- Informal. to attempt to influence or pressure by persuasion rather than by the exertion of force or one's authority, as in urging voluntary compliance with economic guidelines: The president jawboned the steel industry into postponing price increases.
- Informal. obtained by or resorting to such a practice: jawbone controls.
Origin of jawbone
Dictionary.com Unabridged Based on the Random House Unabridged Dictionary, © Random House, Inc. 2018
Examples from the Web for jawbone
Sure, your cubicle mate, neighbor, and aunt all own a Fitbit or JawBone fitness tracker.Nothing Says I Love You Like Data
The Daily Beast
December 8, 2014
You wear a FitBit Flex, Jawbone Up, or Nike Fuel Band on your wrist, and go about your normal day.Self-Tracking for N00bz
Jamie Todd Rubin
July 24, 2014
From my neck to my temples, there is a throbbing soreness on both sides of my face, all radiating from the hinge of my jawbone.After War: Anger, Panic, and Sometimes Peace
June 26, 2013
Then, like a twist in a pulp thriller, the jawbone washed up on shore in Aruba.
But they have not officially confirmed whether or not the jawbone is even human, let alone if it belongs to the missing girl.
Abel is stricken with a jawbone and dieth; Cain casteth him into a ditch.Rambles Beyond Railways;
The jawbone is prominent (partly on account of the drying up of the flesh).The Mystery of Mary Stuart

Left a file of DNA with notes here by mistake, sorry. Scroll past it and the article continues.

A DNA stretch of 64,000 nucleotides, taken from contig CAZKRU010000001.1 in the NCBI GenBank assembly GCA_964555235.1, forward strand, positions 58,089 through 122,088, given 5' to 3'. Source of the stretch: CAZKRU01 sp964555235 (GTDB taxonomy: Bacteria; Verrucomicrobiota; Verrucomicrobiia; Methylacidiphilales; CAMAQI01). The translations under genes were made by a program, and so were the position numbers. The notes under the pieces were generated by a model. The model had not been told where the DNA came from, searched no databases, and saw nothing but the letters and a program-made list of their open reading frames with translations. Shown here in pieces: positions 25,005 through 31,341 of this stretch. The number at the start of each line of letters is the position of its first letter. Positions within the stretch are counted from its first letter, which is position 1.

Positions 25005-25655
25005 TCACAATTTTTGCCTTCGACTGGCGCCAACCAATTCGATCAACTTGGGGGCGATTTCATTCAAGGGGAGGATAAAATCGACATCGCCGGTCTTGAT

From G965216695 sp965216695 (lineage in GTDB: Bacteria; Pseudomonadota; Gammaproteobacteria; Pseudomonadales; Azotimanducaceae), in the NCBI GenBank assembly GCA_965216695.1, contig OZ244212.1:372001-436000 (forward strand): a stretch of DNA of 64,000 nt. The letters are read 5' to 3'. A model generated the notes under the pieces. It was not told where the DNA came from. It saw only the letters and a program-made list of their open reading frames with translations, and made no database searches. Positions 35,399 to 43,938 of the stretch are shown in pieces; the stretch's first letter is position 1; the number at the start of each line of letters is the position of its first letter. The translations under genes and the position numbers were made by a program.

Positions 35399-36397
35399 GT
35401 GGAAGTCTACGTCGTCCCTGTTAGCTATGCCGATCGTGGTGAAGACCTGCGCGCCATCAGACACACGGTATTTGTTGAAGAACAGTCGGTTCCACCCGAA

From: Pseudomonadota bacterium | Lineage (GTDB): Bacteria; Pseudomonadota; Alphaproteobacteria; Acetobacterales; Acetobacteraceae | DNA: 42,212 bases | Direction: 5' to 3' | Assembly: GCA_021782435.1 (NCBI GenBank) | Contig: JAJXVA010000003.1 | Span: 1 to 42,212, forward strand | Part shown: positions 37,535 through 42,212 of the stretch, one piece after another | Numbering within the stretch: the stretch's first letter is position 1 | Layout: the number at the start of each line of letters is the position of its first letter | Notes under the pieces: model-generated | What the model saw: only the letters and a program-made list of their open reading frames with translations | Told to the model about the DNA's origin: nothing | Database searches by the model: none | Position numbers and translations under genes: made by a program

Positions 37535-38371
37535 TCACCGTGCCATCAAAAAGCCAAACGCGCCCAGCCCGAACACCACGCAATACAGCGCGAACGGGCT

The latter is made from the jawbone of a whale and is extremely heavy.The Central Eskimo
Mr. Lesueur made a drawing of this jawbone, which is deposited in the library.
There is Samson belaboring the Philistines with the jawbone of an ass.Passages From the French and Italian Notebooks, Volume 2
- US to try to persuade or bring pressure to bear (on) by virtue of one's high office or position, esp in urging compliance with official policy
Collins English Dictionary - Complete & Unabridged 2012 Digital Edition © William Collins Sons & Co. Ltd. 1979, 1986 © HarperCollins Publishers 1998, 2000, 2003, 2005, 2006, 2007, 2009, 2012
Word Origin and History for jawbone
Online Etymology Dictionary, © 2010 Douglas Harper
- The maxilla or, especially, the mandible.
The American Heritage® Stedman's Medical Dictionary Copyright © 2002, 2001, 1995 by Houghton Mifflin Company. Published by Houghton Mifflin Company.